—Kevin Jones, Elk Grove
Rock River runs almost diagonally
Across central Illinois from the
Wisconsin border to the
Mississippi at Moline.
It’s a small stream, but
Had a reputation for
Being dangerous. “Many
A man has misjudged
The Rock, and paid
dearly,” my father
Would intone, gazing
Out at the river after
A few Canadian Mists.
Presumably women knew
Enough to be careful
On the Rock, or stay
Away from it altogether.
But it did have its perils:
Strange currents, odd eddies,
Snags, and endless swirling
Mud. To say nothing of
Strange sounds from the
Woods along the banks—
Supposedly Black Hawk’s
People, wailing over
Their stolen lands, but
More likely people whose
Families had lived
For generations along
The shore and wanted,
For whatever reasons,
None of this stopped
My scout troop from
Making its annual canoe
Trip down the Rock.
We weren’t actually the
Scouts from Hell: they
Were they guys across
Town. But we did reduce
Our scoutmaster to tears
With some regularity.
Most of the time it was
Little Tommy who did it.
Six-foot-seven and 245
At fifteen years old he ran
A roulette game in a back
Tent at camp. Because
He could. First he’d
Take your money, then
Your badges. He was
An Eagle many times over.
Second night out on the Rock,
Little Tommy decided
He was tired of freeze-dried
Beef stew, was going into
The nearest town for dinner
And that I was going with him.
On the way, we passed
The scoutmaster’s tent.
It had been a difficult day
(There were no easy ones
On the Rock, or with
Troop 80 for that matter),
And he was catching a nap
Before the beef stew.
Little Tommy deftly relieved
The scoutmaster of his full-grain
Leather, lovingly laced and stamped
Wallet from last summer camp.
“Did I just see that?” I gasped.
“He wasn’t using it,” Little Tommy
Assured, “I’ll put it back.”
Green Rock, on the Rock, had
One restaurant. The Maid-Rite,
And if you don’t know, I can’t
Explain it to you. Little Tommy
Had just finished two each of
What the place had to offer:
Maid-Rites, fries, tenderloins,
A shake and a cherry Coke when
The scoutmaster wondered in.
Patting himself down: “I think
I lost my wallet.” Little Tommy
Brushed some leaves off the man’s
Red Philmont Ranch vest, said “Don’t
Worry, it’ll turn up,” and ordered
The scoutmaster two Maid-Rites
And a large chocolate malt.
SEEING YOU AS THROUGH A JOHN ADAMS ALBUM JUST HEARD
—Tom Goff, Carmichael
What timbre is the tenor of obsession?
Today, I play John Adams just to love you:
his music the song of motoric intercession
winged down from heaven saintly just to shove you
off your accustomed falcon-perch into the clear
smog of intense aliveness. Must I repent
knowing you? Am I not harmless? Au contraire:
I listen to Wild Nights’ encipherment,
frenzy in architecture, Dickinson
the excuse for volplaning choral corybantics,
some pinched from Berlioz’s Les Troyens,
and hear my passion in Adams, idée fixe
whipped to a mechanistic whirr, all tics…
Has it come to this, my disposition antic?
How long have you been my fugue, my obbligato,
my cello cantabile beneath the steam-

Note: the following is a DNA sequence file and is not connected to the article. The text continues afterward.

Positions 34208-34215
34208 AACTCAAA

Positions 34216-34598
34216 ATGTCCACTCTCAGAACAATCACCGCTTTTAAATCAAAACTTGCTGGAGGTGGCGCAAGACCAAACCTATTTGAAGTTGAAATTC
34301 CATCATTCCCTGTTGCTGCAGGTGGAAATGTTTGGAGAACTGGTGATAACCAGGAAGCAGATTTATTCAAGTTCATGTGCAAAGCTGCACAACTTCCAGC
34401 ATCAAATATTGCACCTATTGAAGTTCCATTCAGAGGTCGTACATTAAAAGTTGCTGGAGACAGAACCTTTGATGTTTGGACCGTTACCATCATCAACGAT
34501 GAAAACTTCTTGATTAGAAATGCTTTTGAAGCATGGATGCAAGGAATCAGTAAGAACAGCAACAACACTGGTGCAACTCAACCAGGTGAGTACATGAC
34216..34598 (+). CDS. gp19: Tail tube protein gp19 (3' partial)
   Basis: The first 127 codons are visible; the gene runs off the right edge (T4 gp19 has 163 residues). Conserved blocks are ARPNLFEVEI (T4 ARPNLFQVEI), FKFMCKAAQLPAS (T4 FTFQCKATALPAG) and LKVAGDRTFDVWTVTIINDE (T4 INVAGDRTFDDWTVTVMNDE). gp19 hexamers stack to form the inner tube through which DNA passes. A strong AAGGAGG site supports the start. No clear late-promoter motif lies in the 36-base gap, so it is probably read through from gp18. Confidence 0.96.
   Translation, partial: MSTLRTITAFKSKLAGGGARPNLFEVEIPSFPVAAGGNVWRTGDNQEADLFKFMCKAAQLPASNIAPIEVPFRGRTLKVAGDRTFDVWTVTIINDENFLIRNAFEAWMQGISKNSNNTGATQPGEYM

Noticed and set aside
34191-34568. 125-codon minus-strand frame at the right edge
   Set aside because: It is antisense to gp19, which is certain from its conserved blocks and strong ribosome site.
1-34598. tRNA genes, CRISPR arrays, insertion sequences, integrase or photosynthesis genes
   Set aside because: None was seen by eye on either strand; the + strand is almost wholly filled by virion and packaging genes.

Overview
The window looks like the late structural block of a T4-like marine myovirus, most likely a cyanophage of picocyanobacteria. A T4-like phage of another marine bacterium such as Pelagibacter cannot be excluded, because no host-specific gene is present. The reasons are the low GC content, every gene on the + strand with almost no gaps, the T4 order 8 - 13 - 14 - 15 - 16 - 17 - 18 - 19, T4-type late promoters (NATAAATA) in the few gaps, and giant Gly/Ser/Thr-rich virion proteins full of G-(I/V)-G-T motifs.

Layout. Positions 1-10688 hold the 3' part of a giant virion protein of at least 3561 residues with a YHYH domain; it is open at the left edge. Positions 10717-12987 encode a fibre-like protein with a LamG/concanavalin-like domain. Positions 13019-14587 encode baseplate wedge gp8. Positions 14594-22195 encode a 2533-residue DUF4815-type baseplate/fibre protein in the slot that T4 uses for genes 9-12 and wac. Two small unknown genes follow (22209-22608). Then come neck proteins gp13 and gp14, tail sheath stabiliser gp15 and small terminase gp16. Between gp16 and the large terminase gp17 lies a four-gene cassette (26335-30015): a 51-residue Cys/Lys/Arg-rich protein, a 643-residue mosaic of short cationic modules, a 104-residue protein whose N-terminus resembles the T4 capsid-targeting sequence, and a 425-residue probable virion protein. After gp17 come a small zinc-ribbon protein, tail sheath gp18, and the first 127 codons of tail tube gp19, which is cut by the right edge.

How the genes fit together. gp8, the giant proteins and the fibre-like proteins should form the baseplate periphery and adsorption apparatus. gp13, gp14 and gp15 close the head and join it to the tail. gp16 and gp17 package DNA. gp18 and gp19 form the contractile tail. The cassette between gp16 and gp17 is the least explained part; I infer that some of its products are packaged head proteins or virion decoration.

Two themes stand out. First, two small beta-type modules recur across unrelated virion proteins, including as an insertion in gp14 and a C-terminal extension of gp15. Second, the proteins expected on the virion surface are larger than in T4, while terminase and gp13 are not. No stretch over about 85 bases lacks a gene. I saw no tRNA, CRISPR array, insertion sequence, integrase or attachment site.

punk’s hammering brass, relentless worldly staccato?
How often my palindrome, my contrapuntal theme,
my naked angel, my stainless enthymeme?
What splinters you under remorseless ostinato
to fragments of your radiant, original sweet gleam?
What haven’t I projected onto you
—my homeliness onto your loveliness
(don’t worry: it can’t possibly stick to you),
my tenderness onto your flightiness,
which is only to say, your rapture, ardor
for everything and anyone? The harder
I try to pin the image of me inside
my image of you inside your image of you,
the less I’m sure of holding you even a moment.
Then let you go ahead in your upward glide,
my lost one, is the thought I need to convey to you.
It’s time for seething to cease and not to foment
more turbulence and moil; maudlin besides,
unworthy of you for so many reasons.
I wanted to aid your seeing words on the page
more sharply, clearly. But those rivers of white
distortion, piercing black fields of saxifrage;
those dark Saxon littorals haloed with bitter light;
all things of my imagining…rivers of doubt.
When dubious currents have swept me long since to sea,
how can I ever set you, my free one, free?
Harmonielehre…that heavenly long long slow portion
set gemlike within terrifying movement 1, achingly Romantic
suspension upon suspension, till the chords yearn into the void,
aching and swelling with white white ounces of lifestuff
against the void, and, like Whitman’s noiseless
patient spider, the chord-threads shoot out, exquisite
half-dissonances resting at last (those ductile anchors held!)
culminant upon a trumpet-splendid C major, dominant
seventh blissing sexually, and only then sinking
in a bath of chromatic scales bass and treble convergent
and beautifully lost in music the one universal
woe-solvent, all this bliss the wonder of you
who know these San Francisco musicians deep
inside your lovely face, your gangsta youngster strength of ear…
—Taylor Graham, Placerville
There are underground rivers,
relics of ancient upheavals and slump,
dried-up sunken aquifers whispering
to weather above the surface, and sink-
holes in between; storm-drains,
sewage-pipes. This yellowed map
sketches what might be an old water-
line but drawn without compass
or sun-angle. Dahlia-dark sheen-rivers
of taint, runoff cleansing itself
through dirt. Broken lines of hyphens,
ellipses in what we thought
we knew. I hold two bent coat-hangers
in my hands; they pull and waver
as if to tell me something. But
I just can’t interpret what they say.
WINTERS OF WORDS
She set down the manuscript.
So many words—
were any of them true?
And on the TV, stanzas of gibberish
not sung but shouted.
In the garden, a tiny toad
hopped through what was prodigally
left of lemon balm
as if seeking his Summer’s